(The Canadian Press)

Bank of Canada holds interest rate as it takes stock of trade war impacts

The move kept the central bank’s overnight rate at 1.75 per cent

The Bank of Canada is holding steady on interest rates as it gauges the extent of the damage that deepening trade conflicts have had on the domestic and global economies.

The rate decision Wednesday, which was widely expected, kept the central bank’s overnight rate at 1.75 per cent and followed a solid second-quarter rebound for the Canadian economy.

But the bank’s accompanying policy statement said some of the strength seen earlier this year will likely be temporary and it predicted economic activity to slow in the second half of 2019. It also underlined the weak spots — such as a sharp contraction in Canadian business investment that coincided with the increased trade tensions.

The intensification of the U.S.-China trade war has been a bigger drag on global economic momentum than the bank had predicted at its July 10 meeting, the statement said.

“Canada’s economy is operating close to potential and inflation is on target,” the bank said in the statement, its first public comments since the July rate announcement and monetary policy report.

“However, escalating trade conflicts and related uncertainty are taking their toll on the global and Canadian economies.”

The current level of policy stimulus remains appropriate and the bank will continue to monitor the evolving international conditions ahead of its Oct. 30 meeting, the statement said.

“As the bank works to update its projection in light of incoming data, governing council will pay particular attention to global developments and their impact on the outlook for Canadian growth and inflation,” said the bank, referring to next month’s rate decision and monetary policy report.

The bank said the unexpected strength in the second quarter was fuelled by rebounds in energy production and exports. Housing activity also bounced back faster than anticipated although the bank warned it could pile more debt onto already stretched households.

The statement noted that while wages have increased, consumer spending was unexpectedly weak in the second quarter.

Heading into the announcement, governor Stephen Poloz was widely expected to leave the rate unchanged, even as other central banks have begun to make or signal cuts.

Many analysts have predicted the bank will lower rates at its next rate announcement on Oct. 30, mostly due to expanding trade risks and the deteriorating global economy.

On Thursday, Bank of Canada deputy governor Lawrence Schembri will provide more detail about the governing council’s thinking when he gives a speech and holds a news conference in Halifax.

The bank’s decision Wednesday kept the rate at 1.75 per cent for seventh-consecutive policy meeting. The Canadian economy experienced an abrupt deceleration over the winter that nearly brought growth to a halt.

Last week, a report from Statistics Canada said the economy expanded at an annualized pace of 3.7 per cent in the second quarter, which was higher than the Bank of Canada’s projection of 2.3 per cent.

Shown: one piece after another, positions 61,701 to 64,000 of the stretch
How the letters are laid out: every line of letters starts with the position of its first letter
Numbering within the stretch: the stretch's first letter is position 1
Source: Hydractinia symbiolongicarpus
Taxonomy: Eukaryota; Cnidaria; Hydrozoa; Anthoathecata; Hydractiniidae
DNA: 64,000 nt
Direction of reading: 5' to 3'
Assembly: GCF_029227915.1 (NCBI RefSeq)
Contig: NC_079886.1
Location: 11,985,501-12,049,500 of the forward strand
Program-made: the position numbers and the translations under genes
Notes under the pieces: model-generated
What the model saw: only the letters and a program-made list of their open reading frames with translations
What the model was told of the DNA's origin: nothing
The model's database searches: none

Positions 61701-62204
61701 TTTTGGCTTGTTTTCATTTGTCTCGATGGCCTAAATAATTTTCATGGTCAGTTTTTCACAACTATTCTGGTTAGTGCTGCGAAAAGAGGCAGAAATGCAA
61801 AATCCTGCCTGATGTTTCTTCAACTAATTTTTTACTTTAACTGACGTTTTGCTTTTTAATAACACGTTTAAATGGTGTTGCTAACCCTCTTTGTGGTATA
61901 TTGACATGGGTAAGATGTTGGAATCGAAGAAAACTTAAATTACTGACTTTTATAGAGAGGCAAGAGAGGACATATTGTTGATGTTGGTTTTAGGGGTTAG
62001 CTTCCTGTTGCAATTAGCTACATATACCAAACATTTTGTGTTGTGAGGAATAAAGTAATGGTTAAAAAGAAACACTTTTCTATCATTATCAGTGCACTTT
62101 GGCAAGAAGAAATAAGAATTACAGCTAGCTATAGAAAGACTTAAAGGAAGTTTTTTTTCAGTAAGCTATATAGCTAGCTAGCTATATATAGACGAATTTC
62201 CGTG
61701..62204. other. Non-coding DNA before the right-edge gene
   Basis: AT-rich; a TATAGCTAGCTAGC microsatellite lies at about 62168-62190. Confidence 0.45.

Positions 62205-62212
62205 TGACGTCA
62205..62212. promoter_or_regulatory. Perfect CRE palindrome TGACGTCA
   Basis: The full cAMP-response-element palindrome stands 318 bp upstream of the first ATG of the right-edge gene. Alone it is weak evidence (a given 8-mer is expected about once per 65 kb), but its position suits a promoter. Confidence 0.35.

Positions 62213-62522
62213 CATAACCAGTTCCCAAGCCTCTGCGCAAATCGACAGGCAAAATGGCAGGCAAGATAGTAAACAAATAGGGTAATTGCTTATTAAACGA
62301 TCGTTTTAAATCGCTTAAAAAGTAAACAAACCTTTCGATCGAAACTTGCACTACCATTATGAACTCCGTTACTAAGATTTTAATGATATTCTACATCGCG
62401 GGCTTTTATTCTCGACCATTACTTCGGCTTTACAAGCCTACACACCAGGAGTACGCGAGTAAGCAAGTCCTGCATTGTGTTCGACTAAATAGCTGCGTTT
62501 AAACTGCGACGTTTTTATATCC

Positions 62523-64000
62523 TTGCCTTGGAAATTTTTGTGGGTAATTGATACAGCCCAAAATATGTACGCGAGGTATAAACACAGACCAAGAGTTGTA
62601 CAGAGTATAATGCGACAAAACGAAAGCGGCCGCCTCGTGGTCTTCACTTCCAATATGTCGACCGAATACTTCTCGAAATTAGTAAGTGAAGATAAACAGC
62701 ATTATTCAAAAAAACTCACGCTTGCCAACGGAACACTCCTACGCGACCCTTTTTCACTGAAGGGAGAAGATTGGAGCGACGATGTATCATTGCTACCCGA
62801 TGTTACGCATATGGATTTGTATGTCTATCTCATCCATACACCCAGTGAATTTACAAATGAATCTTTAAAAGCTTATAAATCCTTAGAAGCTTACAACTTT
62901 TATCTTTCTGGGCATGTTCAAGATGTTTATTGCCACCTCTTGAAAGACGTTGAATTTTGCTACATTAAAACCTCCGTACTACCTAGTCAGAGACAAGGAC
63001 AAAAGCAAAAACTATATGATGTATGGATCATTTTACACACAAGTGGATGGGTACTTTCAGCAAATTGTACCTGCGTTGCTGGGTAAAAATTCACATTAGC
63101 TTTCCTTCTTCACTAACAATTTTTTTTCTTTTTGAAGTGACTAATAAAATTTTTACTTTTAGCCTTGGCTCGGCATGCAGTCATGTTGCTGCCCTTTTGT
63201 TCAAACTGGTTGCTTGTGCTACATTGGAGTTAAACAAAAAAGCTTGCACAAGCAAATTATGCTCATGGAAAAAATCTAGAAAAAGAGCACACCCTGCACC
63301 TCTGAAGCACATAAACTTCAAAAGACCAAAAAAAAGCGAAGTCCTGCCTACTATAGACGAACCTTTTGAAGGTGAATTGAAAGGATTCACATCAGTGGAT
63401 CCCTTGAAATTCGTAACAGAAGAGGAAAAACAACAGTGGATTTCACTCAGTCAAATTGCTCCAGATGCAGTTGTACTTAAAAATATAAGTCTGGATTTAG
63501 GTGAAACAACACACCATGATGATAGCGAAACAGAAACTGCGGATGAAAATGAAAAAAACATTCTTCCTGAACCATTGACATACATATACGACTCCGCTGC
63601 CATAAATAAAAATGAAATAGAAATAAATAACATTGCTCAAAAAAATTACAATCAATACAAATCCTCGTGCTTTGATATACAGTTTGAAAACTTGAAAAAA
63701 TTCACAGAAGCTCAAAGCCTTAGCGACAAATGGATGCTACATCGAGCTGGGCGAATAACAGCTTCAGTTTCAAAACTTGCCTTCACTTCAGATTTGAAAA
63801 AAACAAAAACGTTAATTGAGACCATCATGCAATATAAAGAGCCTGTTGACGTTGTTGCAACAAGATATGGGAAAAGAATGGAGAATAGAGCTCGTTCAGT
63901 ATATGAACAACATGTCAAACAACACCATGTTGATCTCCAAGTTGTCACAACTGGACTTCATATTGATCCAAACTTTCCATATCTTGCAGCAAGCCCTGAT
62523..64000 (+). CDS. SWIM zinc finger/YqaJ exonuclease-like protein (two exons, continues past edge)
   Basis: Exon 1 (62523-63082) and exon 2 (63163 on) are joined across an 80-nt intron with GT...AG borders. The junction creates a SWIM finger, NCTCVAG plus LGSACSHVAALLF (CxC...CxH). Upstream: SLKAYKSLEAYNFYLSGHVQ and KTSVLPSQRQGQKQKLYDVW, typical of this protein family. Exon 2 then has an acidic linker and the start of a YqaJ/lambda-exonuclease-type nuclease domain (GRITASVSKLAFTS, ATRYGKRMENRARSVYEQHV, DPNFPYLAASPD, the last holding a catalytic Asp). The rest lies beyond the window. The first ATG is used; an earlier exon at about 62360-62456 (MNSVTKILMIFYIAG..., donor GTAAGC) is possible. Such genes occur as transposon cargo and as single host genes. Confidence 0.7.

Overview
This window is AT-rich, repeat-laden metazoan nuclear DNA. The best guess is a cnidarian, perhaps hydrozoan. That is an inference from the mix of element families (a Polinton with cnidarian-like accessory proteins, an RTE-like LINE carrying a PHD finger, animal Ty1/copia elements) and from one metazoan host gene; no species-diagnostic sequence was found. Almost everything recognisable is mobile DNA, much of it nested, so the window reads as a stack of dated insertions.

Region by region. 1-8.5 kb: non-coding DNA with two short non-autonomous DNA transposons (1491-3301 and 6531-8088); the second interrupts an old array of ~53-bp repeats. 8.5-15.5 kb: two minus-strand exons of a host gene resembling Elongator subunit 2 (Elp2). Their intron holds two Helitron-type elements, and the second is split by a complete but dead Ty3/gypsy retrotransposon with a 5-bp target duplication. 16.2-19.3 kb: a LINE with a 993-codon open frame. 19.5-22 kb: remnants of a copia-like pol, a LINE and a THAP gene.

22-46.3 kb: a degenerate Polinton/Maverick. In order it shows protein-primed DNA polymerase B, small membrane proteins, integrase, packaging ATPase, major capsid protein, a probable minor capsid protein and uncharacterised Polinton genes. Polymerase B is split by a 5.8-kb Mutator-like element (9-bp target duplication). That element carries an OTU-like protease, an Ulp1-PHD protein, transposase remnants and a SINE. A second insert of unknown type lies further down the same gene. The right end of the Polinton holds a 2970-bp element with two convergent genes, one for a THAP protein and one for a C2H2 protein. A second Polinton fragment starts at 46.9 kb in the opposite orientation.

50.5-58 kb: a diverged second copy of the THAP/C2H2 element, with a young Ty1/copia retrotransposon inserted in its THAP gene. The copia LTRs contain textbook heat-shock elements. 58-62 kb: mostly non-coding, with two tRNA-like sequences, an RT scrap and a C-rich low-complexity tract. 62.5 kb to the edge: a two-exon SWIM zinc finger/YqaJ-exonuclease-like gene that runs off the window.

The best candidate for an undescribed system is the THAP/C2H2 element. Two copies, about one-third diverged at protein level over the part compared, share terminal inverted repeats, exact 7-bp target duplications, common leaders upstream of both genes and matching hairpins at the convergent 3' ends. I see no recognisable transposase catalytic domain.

READ MORE: Inflation hits Bank of Canada 2% target for second straight month

Andy Blatchford, The Canadian Press


Like us on Facebook and follow us on Twitter.

Get local stories you won't find anywhere else right to your inbox.
Sign up here

Just Posted

RDKB urges caution when reading into early snowpack reports

Staff say it’s too early in the season to have a strong handle on water flow projections

Treading snowy trails across the Boundary

Before the rain came this week, trails in the Boundary were well-travelled

Province looking at steps to dissolve Jumbo resort municipality

Disincorporating municipality will likely require a legislative change, according to the province

Students show off performing and artistic talents at GFSS

Grand Forks Secondary students hosted an art show and play last weekend

Fashion Fridays: The basics you need for your body type

Kim XO, helps to keep you looking good on Fashion Fridays on the Black Press Media Network

Was Bigfoot just spotted on a Washington State webcam?

Sherman Pass is rougly 70 kilometres south of Grand Forks, B.C.

B.C. employer health tax wins ‘paperweight award’ for red tape

Businesses forced to estimate payroll, pay new tax quarterly

VIDEO: Dashcam records near-miss by bad driver near Sooke

Driver crossed four lanes of traffic and back over again, barely missing three other vehicles

New U.S. LNG terminal near northwestern B.C. town proposed

AlaskCAN International LNG wants terminal just over Canadian border, but using B.C gas

Couple wonders who’s in a Cariboo photo that’s been hanging in their home for years

Charles and Lynn Dick believe the image was taken at the 70 Mile Road House

Here’s what Canada is doing to stop the coronavirus from getting in

Health officials are monitoring multiple possible cases in Canada

‘I would not go’ to China says B.C. traveller concerned about coronavirus

Alice Li said she goes to China every other year but would scrap any travel plans

Most Read